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Published on: May. 18, 2011

I’ll never forget the first time I saw a greater roadrunner. I was driving to Texas to start graduate school when a long-tailed bird standing near the side of the highway caught my attention—there was no mistaking it. Since then I’ve seen quite a few more, but their unique appearance and behavior never fails to fascinate me.

Many people are surprised to hear that we have greater roadrunners in Missouri. Indeed, the heart of their range lies in the southwestern United States, but this adaptable species has found a way to expand its range and use a wide variety of habitats, from desert scrub to pine woodlands, even suburban habitats. Roadrunners are a fairly recent arrival to Missouri (the first documented sighting was in 1956) and are predominantly found in the rugged, rocky glades and open woodlands of the Ozarks. They are most common in our southwestern counties, although they have been seen as far north as Jefferson City. In Missouri and other states in the northern part of their range, roadrunners are vulnerable to severe winter weather, especially during years where prolonged heavy snow cover prevents them from getting enough food. As a result, populations fluctuate from year to year, and birds can become scarce in years following harsh winters.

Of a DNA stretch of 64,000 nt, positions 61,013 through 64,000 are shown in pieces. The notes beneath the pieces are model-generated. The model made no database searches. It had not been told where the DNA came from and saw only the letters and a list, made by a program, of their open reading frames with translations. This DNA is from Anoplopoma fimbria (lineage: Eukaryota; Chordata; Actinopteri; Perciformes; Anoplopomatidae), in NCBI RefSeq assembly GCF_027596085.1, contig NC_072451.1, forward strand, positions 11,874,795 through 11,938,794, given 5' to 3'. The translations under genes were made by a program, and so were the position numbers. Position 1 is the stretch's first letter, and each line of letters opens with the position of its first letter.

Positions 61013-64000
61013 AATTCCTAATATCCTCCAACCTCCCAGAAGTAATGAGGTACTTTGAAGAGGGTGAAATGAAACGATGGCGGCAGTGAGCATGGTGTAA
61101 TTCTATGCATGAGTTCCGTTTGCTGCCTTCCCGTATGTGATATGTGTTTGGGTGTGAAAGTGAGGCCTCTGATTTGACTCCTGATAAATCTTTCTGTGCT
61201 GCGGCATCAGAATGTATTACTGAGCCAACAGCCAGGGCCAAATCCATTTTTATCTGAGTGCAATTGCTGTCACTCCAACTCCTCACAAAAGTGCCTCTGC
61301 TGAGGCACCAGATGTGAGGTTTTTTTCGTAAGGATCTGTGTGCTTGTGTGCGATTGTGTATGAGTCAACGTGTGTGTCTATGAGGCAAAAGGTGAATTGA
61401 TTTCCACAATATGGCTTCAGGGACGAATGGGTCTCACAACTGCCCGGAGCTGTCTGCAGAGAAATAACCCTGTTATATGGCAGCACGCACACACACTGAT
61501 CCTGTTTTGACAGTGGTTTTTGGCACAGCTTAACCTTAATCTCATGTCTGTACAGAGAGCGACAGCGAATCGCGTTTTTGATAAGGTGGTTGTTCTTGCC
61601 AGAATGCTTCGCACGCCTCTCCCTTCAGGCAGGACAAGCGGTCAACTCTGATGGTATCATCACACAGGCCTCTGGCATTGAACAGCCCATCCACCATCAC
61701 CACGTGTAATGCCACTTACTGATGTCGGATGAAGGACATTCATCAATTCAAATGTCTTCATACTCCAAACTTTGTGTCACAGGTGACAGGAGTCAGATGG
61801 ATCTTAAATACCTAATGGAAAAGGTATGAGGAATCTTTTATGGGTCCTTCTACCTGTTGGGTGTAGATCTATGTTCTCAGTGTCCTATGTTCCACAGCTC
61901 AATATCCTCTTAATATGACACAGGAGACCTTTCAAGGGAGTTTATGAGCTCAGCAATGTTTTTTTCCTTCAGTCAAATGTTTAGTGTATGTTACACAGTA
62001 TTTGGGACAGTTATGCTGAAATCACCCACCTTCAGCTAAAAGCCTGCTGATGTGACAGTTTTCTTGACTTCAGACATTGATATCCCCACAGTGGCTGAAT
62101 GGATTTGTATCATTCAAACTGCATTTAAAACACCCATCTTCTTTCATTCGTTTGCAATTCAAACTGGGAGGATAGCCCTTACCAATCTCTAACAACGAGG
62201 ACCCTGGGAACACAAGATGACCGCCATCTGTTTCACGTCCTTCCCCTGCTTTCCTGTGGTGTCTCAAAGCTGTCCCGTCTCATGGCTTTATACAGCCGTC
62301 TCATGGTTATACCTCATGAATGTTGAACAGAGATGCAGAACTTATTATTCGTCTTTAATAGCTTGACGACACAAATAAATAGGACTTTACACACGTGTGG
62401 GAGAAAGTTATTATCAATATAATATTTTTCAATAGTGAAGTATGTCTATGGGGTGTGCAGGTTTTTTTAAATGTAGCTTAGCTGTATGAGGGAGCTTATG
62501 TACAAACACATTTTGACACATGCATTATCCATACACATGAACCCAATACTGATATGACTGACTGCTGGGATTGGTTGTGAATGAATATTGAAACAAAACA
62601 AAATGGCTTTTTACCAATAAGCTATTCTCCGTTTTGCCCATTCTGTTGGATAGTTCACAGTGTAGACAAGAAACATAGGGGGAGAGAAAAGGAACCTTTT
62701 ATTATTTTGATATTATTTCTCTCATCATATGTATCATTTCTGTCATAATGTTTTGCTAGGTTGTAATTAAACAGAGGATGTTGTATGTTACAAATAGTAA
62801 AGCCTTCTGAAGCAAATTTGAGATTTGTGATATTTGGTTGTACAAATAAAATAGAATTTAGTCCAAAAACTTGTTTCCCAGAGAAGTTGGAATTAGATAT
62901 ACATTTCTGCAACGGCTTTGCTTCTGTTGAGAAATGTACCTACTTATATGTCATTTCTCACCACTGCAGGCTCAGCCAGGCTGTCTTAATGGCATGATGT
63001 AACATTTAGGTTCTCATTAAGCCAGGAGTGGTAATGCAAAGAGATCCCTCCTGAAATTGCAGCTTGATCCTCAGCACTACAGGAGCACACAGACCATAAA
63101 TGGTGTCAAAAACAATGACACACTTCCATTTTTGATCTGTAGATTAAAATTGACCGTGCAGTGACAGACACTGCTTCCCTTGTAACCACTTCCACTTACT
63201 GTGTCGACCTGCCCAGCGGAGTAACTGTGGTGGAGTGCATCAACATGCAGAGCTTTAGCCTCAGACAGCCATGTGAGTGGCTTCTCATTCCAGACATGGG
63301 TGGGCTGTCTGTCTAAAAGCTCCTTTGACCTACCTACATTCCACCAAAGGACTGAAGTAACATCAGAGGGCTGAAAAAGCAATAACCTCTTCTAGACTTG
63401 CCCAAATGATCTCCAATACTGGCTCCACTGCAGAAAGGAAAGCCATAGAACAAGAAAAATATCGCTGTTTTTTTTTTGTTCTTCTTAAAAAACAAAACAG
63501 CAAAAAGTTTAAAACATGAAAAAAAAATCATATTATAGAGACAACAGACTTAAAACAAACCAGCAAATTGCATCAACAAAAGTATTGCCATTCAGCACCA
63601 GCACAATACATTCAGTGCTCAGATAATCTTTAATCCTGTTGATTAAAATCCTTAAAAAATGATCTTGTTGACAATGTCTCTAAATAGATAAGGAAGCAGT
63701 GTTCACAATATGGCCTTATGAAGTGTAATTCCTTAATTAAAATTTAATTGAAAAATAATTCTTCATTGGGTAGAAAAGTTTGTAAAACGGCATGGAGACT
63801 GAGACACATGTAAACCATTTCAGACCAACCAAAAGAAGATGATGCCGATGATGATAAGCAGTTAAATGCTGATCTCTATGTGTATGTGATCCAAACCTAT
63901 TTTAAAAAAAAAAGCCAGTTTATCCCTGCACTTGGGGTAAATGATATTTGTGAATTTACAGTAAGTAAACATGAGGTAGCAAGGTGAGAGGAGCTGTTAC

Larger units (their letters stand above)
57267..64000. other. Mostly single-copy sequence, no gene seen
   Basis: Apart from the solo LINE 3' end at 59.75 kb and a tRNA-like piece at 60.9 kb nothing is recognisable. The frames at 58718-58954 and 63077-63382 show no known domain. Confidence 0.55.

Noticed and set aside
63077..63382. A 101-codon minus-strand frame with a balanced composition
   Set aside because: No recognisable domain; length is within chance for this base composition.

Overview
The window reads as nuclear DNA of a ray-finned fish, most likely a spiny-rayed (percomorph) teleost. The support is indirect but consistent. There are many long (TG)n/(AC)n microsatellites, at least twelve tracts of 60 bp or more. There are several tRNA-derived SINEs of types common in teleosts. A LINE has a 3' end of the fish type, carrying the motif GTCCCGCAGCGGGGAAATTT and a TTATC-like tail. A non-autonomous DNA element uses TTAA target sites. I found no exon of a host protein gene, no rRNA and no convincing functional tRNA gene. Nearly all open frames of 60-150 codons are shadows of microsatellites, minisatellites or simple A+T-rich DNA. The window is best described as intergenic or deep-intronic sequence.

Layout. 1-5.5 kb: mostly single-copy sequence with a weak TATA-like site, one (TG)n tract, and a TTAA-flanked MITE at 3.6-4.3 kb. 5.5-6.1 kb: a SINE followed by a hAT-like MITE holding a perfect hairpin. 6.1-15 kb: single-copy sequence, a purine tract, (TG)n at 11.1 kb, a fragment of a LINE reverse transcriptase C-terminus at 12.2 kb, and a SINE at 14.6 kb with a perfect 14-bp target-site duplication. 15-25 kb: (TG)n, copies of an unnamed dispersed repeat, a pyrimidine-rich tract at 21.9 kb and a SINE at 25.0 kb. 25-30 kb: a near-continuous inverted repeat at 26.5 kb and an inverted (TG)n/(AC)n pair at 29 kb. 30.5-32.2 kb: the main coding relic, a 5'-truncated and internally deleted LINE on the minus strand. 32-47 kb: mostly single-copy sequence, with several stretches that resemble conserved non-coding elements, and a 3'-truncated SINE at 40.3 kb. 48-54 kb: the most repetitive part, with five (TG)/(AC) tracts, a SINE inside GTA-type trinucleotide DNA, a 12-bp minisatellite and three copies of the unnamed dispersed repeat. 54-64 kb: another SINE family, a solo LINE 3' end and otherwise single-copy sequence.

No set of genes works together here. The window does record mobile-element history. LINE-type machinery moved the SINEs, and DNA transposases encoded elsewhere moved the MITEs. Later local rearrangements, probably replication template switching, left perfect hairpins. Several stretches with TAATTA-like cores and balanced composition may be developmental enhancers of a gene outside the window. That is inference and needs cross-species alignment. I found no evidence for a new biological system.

Greater roadrunners are a member of the cuckoo family that evolved to lead a predominantly terrestrial, or ground-based, lifestyle (their scientific genus, Geococcyx, translates to “Land Cuckoo”). They are a streaked, grayish-brown color overall, stand about as tall as a chicken, and they have a sleek, long-tailed appearance. If you get a really good look at one, you may notice a bare strip of blue and orange skin behind their eyes. They prefer to run rather than take flight, and can run up to 18 miles per hour, using their long tails like a rudder to help quickly change directions. Most of the flying they do involves a quick jump into brush when threatened, or brief glides between perches and the ground.

A Bird of Legend

The personality of the greater roadrunner has earned it a variety of colorful nicknames, including snake killer, war bird, cock of the desert and medicine bird. Some pioneers believed that following a roadrunner would lead them back to the trail should they lose their way. In Mexico, the bird is sometimes known as “paisano” which means “friend,” and the roadrunner replaces the stork in

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